Trade secret cases are frequently lost where treatment of confidentiality is lax.  We can review and determine which improvements can underscore the importance of business information, which additionally establishes an essential element in an enforcement case.

We also advise on, and where appropriate draft, agreements for protection of trade secrets where it is desired to tell others about them for a particular purpose and advise on the risks associated with attempts to obtain overbroad protection that may come into conflict with other aspects of the law.

+ A Multi-Disciplinary Approach

Building on the historic question of “patent or trade secret” in today’s business world, with complex systems for manufacturing and a premium on efficiency, let us critically analyze what needs to be disclosed to get a patent and what should be kept to oneself.

Complementing the patent and trade secret relationship, recognize that with nearly everything committed to computer, there is nearly always copyrighted content on that computer.  We can evaluate methods of copyright registration while preserving trade secrecy and change the consequences for making an unauthorized copy, sent in an email or copied to a thumb drive.

With our familiarity with unfair competition law, we can develop theories for enforcement, or as business needs require, memorialize fair competition in appropriate confidentiality provisions in joint development and licensing situations.   While we do not practice in traditional labor and employment areas, the trade secrets aspects of the employment relationship can often be handled best by one with an overview of all aspects of intellectual property protection.

+ Jurisdictional Approaches

Trade secret law varies between individual countries, and within the United States, between states.   Within the United States, there are, therefore, more than 50 sets of trade secret law – state and federal.

While there is much commonality between them, and all states except New York and Massachusetts have adopted the Uniform Trade Secrets Act, there are differences.   For example, states vary on “inevitable disclosure,” which presumes that when a top executive has the secret information and takes a job for a competing company, the wrongful act of disclosure will inevitably occur.  Some states make the presumption, while others require additional proof of wrongful use or disclosure.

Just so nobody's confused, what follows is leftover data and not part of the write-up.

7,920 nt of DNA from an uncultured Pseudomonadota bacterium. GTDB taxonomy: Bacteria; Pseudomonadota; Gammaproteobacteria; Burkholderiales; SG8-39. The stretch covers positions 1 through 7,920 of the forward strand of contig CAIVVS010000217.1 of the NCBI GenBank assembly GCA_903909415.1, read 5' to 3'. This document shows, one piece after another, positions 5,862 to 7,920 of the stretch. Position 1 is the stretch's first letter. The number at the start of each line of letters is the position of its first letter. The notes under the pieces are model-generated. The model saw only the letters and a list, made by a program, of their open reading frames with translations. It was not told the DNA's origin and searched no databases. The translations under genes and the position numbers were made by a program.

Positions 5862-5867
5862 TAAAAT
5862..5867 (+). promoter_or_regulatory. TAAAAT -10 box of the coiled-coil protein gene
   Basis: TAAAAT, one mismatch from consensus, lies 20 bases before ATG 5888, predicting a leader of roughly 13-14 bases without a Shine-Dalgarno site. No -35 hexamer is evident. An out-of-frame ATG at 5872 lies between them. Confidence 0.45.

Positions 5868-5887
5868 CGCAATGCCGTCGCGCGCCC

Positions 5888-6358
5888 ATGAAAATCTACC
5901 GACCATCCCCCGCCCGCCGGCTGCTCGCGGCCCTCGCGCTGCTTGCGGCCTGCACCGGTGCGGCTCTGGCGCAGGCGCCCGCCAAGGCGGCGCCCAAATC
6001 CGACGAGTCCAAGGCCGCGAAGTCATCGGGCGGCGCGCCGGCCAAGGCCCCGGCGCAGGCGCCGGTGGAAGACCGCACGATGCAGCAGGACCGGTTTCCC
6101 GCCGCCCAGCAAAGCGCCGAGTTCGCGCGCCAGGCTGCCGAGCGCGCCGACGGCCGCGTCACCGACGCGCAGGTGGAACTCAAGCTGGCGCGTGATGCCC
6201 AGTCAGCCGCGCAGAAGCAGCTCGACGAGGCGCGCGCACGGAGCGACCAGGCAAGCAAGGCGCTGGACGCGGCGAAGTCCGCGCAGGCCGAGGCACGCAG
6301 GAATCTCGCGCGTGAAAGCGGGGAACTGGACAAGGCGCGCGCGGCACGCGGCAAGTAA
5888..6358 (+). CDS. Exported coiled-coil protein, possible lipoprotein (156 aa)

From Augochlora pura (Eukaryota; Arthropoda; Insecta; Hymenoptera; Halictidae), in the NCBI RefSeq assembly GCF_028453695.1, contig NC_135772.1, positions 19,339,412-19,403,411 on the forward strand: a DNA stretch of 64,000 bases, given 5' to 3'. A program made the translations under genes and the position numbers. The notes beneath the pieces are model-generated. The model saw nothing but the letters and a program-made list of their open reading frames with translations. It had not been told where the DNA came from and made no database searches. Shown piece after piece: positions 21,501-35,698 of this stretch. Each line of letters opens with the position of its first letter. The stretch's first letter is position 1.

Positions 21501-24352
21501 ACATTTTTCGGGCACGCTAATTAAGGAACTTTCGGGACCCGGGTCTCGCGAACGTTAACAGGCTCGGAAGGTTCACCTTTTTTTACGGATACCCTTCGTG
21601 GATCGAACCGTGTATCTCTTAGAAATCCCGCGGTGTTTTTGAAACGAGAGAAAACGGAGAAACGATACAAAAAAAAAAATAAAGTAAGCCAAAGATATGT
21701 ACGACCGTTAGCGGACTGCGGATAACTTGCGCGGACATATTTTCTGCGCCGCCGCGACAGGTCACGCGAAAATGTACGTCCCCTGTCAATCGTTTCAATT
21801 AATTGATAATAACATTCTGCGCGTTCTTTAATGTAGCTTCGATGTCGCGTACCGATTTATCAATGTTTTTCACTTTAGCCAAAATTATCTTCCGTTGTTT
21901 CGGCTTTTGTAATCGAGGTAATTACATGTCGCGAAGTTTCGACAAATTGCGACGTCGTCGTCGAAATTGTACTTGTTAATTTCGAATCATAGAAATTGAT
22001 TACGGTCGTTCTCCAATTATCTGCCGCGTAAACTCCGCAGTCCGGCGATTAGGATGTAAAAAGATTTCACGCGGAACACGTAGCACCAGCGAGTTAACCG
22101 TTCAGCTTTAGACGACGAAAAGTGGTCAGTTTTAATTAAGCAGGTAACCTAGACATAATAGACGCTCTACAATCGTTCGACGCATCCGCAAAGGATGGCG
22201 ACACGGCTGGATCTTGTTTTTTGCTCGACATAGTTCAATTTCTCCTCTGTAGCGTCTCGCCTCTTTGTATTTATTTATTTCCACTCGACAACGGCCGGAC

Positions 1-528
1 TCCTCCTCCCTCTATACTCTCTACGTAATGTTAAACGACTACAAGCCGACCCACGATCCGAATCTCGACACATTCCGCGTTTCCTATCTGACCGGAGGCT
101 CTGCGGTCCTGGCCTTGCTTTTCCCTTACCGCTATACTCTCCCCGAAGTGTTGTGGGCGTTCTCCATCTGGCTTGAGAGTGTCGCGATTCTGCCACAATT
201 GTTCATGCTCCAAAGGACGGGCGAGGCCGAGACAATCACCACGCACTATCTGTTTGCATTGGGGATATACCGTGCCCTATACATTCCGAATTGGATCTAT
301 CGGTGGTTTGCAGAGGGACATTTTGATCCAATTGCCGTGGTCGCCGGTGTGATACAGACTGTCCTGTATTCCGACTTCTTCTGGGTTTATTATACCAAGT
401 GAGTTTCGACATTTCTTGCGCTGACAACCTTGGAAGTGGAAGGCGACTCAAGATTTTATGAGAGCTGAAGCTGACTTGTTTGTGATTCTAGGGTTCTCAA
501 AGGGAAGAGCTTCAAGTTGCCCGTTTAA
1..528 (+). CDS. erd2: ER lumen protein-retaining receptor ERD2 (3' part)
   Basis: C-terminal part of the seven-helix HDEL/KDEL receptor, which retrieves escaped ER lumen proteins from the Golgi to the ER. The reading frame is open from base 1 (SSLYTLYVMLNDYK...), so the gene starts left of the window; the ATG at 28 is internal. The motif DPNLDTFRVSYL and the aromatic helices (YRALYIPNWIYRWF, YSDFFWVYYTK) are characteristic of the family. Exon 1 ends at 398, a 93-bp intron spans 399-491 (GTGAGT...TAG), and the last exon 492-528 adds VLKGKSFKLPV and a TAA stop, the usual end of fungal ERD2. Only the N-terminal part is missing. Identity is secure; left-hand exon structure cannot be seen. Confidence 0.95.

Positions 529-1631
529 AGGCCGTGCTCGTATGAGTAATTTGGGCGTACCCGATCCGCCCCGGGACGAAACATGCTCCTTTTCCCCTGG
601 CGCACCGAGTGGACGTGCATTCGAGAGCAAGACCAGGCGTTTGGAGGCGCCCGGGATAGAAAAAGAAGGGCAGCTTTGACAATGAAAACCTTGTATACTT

Another example is the treatment of non-technical information that could be reconstructed, such as customer lists.  Some states find that customer lists are almost never trade secrets because any mobile employee can reconstruct them, while others treat the information no differently than other business information, judging based on factors such as the extent of knowledge in the industry, the steps taken to preserve secrecy, and the wrongful disclosure or use made.

 

As of this writing, in 2014 there is no federal trade secrets act, although legislation is pending.   Federal protection would be limited only to  situations where federal law governs.  A related act is the Computer Fraud and Abuse Act (CFAA) which, in some federal circuits has been used to apply to unauthorized, but internal access, while most limit the CFAA to outside “hacking.”

+ Mobility and Competition

As business and competition becomes more demanding, clients continue to look for the best and brightest employees and every research advantage.   Trade secrets are different from patents, trademarks, and copyrights, those rights having some level of public searchability.  The opinion about whether something is a trade secret, or a normal part of employee knowledge and mobility may also vary between the originator and the competitor.   Where our clients are accused of taking something that we believe was publicly available, we can also assist in the evaluation and defense of a competitor’s claim.